As expected, our algorithm runs into problems when players perform well above their expectations or below them, but it is difficult to foresee these anomalies since each game is treated as an independent event.

Though these results do provide some insight into our research question, we can make things a bit more interesting. Instead of generalizing our models to the entire postseason, lets customize our model on a round-to-round basis. Since each playoff round is based on seedings, this will produce higher skilled matchups in the later stages which may lead to unique insights.

**Further Methods**

I used the same methods from before, but instead of sampling the entire pool of playoff teams, I only used the teams that advanced into the next round to compute the respective model. I decided to skip the initial round just because of the high variation of statistics due to one-sided matchups (1st vs 8th seed, 2nd vs 7th, etc…)

**Further Findings**

**Conference Semifinals**

For this model, I sampled all the playoff teams that made it into their conference semifinals.

Yikes. Only three predictors remain out of the eleven that were available. Offensive and defensive ratings continue to have a profound impact on wins as expected, but offensive FG was the only other variable to be included.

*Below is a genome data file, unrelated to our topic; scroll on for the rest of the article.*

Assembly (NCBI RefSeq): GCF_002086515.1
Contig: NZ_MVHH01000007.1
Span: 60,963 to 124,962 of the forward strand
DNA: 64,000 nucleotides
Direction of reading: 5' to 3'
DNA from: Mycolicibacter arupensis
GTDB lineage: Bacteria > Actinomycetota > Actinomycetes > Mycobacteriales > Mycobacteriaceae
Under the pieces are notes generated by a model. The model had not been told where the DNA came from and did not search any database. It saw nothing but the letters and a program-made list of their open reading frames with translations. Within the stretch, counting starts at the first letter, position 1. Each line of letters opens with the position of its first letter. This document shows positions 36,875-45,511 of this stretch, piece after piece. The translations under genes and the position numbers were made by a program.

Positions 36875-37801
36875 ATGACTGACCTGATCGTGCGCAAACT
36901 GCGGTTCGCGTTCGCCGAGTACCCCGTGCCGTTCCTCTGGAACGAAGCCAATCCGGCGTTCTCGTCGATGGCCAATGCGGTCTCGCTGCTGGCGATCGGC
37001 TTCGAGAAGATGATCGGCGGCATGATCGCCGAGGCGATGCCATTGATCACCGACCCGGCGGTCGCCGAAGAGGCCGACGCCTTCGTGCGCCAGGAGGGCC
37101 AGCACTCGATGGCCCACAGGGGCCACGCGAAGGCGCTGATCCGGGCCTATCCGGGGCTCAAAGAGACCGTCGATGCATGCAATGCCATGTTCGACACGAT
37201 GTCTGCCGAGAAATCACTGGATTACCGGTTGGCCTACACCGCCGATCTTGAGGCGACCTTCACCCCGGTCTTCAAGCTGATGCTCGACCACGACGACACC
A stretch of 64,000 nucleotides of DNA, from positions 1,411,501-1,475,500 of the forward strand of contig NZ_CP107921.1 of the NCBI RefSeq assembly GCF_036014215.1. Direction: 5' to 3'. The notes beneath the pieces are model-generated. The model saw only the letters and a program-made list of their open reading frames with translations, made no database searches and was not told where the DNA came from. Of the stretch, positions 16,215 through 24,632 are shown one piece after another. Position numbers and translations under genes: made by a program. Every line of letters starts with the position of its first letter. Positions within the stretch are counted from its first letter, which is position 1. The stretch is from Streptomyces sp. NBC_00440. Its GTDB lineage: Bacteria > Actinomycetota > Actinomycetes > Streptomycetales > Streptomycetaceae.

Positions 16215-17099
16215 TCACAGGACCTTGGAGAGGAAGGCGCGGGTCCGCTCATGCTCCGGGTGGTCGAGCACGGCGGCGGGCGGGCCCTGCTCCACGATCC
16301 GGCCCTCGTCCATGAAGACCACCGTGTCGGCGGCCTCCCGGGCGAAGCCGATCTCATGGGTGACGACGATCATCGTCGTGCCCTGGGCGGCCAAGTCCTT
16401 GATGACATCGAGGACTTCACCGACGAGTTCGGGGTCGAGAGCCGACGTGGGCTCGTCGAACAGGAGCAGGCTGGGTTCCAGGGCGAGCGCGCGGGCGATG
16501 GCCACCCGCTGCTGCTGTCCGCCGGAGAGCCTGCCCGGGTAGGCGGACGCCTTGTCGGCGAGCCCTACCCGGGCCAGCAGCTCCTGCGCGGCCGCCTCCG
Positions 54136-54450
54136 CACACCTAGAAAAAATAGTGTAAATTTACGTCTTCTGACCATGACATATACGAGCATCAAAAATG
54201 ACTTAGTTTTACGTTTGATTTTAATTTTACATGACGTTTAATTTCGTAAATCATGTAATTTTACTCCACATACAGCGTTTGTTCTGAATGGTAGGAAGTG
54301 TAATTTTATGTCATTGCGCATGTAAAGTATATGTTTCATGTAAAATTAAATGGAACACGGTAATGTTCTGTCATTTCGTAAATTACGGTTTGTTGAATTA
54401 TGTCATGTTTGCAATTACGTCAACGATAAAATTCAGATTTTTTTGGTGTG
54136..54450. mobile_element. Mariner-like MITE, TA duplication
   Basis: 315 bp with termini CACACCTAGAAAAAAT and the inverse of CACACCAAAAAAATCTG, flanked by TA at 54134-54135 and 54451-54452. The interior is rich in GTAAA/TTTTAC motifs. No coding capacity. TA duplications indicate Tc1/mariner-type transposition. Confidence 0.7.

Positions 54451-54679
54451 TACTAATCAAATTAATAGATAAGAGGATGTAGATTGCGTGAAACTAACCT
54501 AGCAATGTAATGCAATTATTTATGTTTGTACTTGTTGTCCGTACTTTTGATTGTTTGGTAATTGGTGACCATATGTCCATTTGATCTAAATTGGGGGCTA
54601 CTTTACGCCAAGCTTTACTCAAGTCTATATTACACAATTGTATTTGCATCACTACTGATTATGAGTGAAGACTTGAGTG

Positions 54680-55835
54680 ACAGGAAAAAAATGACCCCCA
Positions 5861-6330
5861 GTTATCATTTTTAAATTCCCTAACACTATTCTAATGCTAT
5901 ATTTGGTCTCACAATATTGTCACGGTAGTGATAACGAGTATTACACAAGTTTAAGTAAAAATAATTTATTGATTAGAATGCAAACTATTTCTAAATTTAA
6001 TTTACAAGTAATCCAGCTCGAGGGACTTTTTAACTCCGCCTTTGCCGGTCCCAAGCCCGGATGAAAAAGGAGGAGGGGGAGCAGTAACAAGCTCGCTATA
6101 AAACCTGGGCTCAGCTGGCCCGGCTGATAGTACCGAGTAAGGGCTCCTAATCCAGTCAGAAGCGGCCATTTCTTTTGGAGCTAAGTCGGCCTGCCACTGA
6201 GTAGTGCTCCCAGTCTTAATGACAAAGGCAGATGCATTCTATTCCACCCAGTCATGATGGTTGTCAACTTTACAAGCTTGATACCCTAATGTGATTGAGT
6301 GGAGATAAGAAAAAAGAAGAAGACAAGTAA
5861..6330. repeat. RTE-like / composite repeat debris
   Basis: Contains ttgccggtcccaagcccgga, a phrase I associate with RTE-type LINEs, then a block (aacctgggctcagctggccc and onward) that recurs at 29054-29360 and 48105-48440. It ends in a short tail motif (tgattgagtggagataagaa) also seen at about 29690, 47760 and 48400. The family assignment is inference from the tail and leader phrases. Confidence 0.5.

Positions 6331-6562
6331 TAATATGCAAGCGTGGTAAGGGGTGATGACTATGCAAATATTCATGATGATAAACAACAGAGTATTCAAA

As illustrated above, there is a strong correlation between field goal percentage and a team’s playoff run. Overall, this model confirms the importance of a team’s shot selection but does not give us too much to interpret other than that which may be due to the numerous one-sided matchups that are still skewing the results.

**Conference Finals**

This model will help identify what factors assist teams in the conference finals advance to the championship finals. The sample size only includes teams that made it into their conference finals.

Almost all the defensive measures had a significant role in a team’s wins while only one offensive factor was deemed notable. Conference final matchups involve the top two teams within each conference battling it out and usually these lineups consist of superstars who can score at will. As a result, the different offensive factors are not as remarkable since teams will usually find a way to attain points. However, defensive effort can vary for each team depending on the roster assembled and coach’s personal style. Defensive plays such as forcing a turnover or a clutch block can swing the outcome of a tightly contested game.

Also, remember that in our overall model, offensive rating was the strongest predictors of wins. However, defensive rating has now surpassed it by about .20 which is a sizable difference. This further supports the notion that defensive grit is critical in these middle playoff rounds.

**NBA Finals**